Pesticide Exposure and Depression among Farmers and Farm Residents

Pesticide poisoning and depression in farm residents

Farm image
The studies support a positive association between pesticide exposure and depression, including associations with several specific pesticides.

Pesticide Exposure and Depression among Male Private Pesticide Applicators in the Agricultural Health Study

Background:
Pesticide exposure may be positively associated with depression. Few previous studies have considered the episodic nature of depression or examined individual pesticides.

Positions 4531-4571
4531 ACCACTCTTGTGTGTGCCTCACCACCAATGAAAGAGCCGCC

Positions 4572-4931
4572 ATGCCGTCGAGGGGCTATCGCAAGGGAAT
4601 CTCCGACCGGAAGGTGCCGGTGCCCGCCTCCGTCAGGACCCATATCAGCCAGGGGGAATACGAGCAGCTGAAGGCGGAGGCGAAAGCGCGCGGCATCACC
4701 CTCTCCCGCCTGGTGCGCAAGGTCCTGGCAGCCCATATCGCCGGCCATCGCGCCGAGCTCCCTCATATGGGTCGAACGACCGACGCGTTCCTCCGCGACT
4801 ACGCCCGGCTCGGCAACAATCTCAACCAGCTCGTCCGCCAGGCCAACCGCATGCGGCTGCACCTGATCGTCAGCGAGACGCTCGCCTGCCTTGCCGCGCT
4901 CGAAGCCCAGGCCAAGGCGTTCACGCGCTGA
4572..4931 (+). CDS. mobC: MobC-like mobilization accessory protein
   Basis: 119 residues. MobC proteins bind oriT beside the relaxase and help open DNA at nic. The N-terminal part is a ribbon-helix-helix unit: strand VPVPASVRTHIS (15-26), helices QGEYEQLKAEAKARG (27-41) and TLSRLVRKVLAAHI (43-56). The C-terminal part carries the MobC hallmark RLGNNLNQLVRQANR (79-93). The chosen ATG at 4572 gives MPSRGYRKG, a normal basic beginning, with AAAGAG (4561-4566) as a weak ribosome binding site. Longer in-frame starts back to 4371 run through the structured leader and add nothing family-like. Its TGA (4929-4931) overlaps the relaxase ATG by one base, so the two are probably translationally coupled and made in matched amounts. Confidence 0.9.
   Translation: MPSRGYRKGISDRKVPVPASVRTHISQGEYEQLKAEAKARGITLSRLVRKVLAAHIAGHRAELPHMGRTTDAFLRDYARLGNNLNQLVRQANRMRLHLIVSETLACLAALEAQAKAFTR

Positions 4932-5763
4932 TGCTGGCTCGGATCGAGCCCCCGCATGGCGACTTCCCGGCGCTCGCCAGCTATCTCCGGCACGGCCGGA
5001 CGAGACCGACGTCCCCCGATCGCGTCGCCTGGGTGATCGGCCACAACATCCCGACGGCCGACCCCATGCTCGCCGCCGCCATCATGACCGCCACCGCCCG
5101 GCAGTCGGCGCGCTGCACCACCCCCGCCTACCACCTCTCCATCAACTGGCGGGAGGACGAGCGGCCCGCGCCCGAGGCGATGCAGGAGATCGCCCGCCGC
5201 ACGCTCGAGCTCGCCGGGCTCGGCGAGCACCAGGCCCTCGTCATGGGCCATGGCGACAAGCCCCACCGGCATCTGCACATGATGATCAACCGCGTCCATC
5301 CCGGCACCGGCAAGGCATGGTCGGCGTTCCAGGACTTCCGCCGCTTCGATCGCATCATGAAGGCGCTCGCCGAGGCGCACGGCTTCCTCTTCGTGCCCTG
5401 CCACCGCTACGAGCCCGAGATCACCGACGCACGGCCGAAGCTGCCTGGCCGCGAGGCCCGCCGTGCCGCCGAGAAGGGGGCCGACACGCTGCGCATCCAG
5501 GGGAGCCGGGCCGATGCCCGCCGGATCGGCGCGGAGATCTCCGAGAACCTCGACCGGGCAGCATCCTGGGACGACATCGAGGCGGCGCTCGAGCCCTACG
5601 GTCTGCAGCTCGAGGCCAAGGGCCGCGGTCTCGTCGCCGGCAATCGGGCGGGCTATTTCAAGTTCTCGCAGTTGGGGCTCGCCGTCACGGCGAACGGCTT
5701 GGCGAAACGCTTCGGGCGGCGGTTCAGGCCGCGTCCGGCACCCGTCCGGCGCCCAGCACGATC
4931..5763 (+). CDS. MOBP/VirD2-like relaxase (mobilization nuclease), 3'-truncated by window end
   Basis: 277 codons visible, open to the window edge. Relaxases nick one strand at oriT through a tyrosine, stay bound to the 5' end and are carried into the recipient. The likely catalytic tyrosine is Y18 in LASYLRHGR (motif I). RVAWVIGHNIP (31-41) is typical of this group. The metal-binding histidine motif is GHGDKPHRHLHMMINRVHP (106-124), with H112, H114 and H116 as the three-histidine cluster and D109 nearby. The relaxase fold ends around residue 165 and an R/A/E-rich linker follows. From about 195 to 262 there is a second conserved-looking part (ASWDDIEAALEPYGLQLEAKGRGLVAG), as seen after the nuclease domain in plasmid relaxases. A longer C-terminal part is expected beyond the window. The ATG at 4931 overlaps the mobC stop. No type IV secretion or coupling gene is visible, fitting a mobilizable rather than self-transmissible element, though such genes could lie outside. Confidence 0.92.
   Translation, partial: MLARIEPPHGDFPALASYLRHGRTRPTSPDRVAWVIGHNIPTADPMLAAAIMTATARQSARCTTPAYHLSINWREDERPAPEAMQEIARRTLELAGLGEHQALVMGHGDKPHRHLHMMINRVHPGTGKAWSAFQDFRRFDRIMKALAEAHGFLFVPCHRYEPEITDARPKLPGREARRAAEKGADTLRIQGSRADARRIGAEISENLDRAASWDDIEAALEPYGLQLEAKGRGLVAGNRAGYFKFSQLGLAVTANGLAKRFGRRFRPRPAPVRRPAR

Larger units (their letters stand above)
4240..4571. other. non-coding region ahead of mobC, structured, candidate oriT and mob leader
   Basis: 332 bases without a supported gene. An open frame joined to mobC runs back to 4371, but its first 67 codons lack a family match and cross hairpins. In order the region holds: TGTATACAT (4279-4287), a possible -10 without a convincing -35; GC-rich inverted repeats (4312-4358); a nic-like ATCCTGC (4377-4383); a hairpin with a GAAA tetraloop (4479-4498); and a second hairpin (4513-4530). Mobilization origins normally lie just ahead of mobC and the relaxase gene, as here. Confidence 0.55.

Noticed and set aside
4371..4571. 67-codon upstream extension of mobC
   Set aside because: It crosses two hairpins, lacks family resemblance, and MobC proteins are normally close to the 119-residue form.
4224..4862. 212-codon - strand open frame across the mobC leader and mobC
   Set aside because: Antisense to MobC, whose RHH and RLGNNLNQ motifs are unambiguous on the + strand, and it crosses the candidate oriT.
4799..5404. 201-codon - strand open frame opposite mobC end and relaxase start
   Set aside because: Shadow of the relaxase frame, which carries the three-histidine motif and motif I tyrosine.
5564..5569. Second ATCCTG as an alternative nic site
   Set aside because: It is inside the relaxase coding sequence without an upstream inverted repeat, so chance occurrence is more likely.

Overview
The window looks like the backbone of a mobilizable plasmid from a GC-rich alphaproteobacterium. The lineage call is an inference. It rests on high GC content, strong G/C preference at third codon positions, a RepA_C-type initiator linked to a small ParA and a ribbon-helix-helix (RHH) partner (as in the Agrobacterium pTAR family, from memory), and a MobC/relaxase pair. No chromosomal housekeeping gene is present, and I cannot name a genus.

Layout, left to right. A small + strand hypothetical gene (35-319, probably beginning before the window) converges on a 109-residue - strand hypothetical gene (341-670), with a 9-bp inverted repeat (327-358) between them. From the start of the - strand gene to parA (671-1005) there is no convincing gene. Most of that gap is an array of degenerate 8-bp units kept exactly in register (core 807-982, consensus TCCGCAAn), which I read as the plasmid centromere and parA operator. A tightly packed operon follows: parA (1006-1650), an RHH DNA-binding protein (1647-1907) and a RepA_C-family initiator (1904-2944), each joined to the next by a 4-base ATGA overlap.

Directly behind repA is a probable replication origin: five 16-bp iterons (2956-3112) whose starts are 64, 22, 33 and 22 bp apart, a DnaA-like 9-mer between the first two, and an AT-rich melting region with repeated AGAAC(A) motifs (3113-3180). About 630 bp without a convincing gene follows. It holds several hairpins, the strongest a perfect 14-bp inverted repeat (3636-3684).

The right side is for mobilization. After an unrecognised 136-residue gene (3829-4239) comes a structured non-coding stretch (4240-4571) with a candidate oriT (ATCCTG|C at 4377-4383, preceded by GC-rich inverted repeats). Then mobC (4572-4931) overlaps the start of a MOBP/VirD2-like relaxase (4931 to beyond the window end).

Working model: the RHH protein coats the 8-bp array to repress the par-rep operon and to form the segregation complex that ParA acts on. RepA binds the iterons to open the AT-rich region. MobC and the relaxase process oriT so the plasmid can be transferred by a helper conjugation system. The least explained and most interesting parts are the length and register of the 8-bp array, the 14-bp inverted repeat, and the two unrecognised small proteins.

Objective:
We evaluated associations between pesticide exposure and depression among male private pesticide applicators in the Agricultural Health Study.

Methods:
We analyzed data for 10 pesticide classes and 50 specific pesticides used by 21,208 applicators enrolled in 1993–1997 who completed a follow-up telephone interview in 2005–2010. We divided applicators who reported a physician diagnosis of depression (n = 1,702; 8%) into those who reported a previous diagnosis of depression at enrollment but not follow-up (n = 474; 28%), at both enrollment and follow-up (n = 540; 32%), and at follow-up but not enrollment (n = 688; 40%) and used polytomous logistic regression to estimate odds ratios (ORs) and 95% CIs. We used inverse probability weighting to adjust for potential confounders and to account for the exclusion of 3,315 applicators with missing covariate data and 24,619 who did not complete the follow-up interview.

Results: